ArXiv: Free Will in the Theory of Everything
Books: Time in Powers of Ten: Natural Phenomena and Their Timescales, 2015
_ _ _ _ _ In Search of the Ultimate Building Blocks
YouTube (and many others)
Update: 8 February 2018 First email: Sunday, June 16, 2013
Dear Prof. Dr. Geradus ‘t Hooft:
Our geometry classes worked with clear, plastic tetrahedrons and octahedrons. We created the twenty-tetrahedral icosahedron, and the sixty-tetrahedral dodecahedron (Pentakis dodecahedron). We’ve built models and looked inside each (more pictures here). When asked if there were any questions, one of the students conjured up Zeno and sweetly asked, “How far within can we go?”
Using just the perfectly-fitting octahedron and tetrahedron, on paper we went inside each object about 112 times, dividing by 2 to discover that we were in the range of the Planck Length. We also discovered how each group of models was growing exponentially as we went further inside.
Next class we went the other way. We multiplied by 2 until we were in the range of the Observable Universe. That was just 90 steps. We thought it was very cool until we couldn’t find any references to it on the web. Of course, we found Kees Boeke’s work from the 1957. Back in days long gone by, I often had dinners with Phyllis & Phil Morrison; they helped to popularize Boeke’s work with their classic coffee table book, The Powers of Ten.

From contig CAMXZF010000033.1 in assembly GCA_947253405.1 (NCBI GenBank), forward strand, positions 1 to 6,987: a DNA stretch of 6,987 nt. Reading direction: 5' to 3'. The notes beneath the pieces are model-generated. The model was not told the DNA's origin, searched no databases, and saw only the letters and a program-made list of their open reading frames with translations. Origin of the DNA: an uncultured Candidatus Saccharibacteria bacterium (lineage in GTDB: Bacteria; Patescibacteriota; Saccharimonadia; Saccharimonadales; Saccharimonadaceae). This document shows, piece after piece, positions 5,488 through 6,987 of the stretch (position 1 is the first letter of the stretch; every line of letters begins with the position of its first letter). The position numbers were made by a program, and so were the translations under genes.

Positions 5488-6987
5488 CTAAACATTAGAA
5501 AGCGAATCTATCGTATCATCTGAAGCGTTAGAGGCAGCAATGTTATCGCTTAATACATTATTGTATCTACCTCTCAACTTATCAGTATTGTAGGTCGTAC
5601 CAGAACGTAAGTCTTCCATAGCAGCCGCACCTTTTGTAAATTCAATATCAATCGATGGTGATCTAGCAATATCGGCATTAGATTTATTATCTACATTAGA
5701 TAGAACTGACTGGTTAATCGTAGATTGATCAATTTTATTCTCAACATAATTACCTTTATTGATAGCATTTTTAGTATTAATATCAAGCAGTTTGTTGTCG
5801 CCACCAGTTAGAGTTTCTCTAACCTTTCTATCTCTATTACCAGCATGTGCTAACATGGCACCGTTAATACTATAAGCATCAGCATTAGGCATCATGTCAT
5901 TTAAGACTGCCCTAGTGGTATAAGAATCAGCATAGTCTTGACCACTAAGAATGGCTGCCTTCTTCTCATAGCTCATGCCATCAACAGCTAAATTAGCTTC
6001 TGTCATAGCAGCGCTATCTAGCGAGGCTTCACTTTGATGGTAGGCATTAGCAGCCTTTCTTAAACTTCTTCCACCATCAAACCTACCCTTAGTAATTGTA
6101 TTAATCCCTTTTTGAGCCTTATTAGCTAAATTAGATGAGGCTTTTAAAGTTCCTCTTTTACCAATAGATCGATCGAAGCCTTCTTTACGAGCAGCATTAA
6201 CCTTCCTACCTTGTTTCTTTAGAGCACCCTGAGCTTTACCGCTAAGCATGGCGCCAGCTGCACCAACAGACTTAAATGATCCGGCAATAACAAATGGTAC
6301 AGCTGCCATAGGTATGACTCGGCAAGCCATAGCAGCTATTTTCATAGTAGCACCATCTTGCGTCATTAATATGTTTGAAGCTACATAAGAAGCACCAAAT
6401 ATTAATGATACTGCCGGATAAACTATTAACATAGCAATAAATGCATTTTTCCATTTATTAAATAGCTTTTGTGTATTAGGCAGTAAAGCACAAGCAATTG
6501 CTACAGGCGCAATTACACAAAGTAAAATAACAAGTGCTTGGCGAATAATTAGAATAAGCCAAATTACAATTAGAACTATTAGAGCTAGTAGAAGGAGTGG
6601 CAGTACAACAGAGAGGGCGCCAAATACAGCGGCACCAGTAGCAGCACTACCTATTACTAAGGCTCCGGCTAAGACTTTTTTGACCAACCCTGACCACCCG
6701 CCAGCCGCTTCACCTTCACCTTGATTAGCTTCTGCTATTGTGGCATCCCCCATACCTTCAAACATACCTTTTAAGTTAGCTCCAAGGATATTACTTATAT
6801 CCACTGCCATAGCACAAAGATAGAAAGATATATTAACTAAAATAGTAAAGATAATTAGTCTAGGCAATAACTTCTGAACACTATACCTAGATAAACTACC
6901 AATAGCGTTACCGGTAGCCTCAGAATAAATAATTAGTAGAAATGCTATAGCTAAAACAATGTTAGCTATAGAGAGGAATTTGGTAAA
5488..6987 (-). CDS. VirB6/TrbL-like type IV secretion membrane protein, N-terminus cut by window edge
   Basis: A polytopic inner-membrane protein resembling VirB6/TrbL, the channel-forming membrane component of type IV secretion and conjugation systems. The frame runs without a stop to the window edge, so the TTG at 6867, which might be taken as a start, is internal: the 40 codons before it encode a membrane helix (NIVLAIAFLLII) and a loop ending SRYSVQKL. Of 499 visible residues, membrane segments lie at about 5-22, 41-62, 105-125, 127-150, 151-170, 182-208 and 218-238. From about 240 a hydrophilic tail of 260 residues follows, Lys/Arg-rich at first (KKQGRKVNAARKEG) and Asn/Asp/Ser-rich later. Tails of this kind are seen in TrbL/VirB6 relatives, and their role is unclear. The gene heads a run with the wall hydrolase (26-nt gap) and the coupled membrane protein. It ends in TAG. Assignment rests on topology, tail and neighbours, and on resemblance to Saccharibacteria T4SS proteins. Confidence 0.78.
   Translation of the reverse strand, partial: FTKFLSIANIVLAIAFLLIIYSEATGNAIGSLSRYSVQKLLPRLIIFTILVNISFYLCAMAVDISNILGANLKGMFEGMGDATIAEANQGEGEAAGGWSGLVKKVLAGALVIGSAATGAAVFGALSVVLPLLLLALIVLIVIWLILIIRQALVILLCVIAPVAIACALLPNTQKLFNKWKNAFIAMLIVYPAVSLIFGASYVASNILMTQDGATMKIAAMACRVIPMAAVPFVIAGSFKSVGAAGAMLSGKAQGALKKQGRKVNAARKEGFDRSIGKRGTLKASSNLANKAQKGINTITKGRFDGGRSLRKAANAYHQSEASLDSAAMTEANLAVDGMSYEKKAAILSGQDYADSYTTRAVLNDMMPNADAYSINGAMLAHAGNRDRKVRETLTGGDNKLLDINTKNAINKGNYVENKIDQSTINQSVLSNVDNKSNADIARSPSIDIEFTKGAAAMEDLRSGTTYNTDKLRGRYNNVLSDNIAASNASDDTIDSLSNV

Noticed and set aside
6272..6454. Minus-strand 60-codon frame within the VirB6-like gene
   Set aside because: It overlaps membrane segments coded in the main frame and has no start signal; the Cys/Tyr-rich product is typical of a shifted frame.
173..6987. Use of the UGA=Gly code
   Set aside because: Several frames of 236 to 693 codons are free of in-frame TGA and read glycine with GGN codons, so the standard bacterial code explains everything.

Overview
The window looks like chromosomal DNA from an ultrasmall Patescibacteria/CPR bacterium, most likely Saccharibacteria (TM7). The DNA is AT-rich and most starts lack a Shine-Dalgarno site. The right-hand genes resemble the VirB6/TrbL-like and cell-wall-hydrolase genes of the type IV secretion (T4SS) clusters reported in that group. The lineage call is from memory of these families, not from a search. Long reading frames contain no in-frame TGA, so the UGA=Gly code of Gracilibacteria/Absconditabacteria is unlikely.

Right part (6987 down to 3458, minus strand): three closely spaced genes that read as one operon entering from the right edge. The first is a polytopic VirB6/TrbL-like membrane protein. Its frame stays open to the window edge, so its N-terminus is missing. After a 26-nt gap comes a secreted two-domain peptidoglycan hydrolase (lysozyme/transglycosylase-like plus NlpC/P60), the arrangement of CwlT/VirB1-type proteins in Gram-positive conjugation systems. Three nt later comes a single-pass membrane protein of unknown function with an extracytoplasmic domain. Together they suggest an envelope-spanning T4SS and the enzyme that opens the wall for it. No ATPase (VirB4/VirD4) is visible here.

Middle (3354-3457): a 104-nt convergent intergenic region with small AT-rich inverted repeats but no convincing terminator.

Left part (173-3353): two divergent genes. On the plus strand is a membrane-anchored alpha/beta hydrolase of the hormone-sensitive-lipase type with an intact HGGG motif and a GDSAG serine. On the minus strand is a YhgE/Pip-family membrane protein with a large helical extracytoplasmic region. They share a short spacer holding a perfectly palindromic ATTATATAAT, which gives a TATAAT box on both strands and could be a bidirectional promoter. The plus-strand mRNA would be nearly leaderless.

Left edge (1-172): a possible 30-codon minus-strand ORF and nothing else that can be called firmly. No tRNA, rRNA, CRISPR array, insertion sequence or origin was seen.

Yet, now many of us are asking, “Where do the powers of 2 and base-2 exponential notation fit into the larger picture? Do we live in an exponential universe? Does Euler’s equation capture the universe as well?” We initially thought it was a very good STEM tool, but now we think it just might be more.
Six years later, we are still asking the experts, “What are we doing wrong?” Thanks.
PS. Since our first email (a first-draft of this email), we followed your work with Stefan Vandoren on Time in Powers of Ten: Natural Phenomena and Their Timescales and we have begun to engage your work within ArXiv. Long, long ago I studied the foundations of physics with Abner Shimony and Robert Cohen at BU (1973-1980), and then with David Bohm, Costa de Beauregard, and J. P. Vigier (1977 & 1980). But, I was idiosyncratic. Siding more with Leibniz than Newton, I began my graduate studies thinking that the essence of the infinite was continuity, symmetry and harmony, not absolute time. Though I enjoy Frank Wilczek’s work (2012 to now), I am even too idiosyncratic for him. Notwithstanding, if you’ll look at our current chart you will see that only two relatively brief epochs — the Grand Unification and Inflationary Epochs — are defined a little differently. –BEC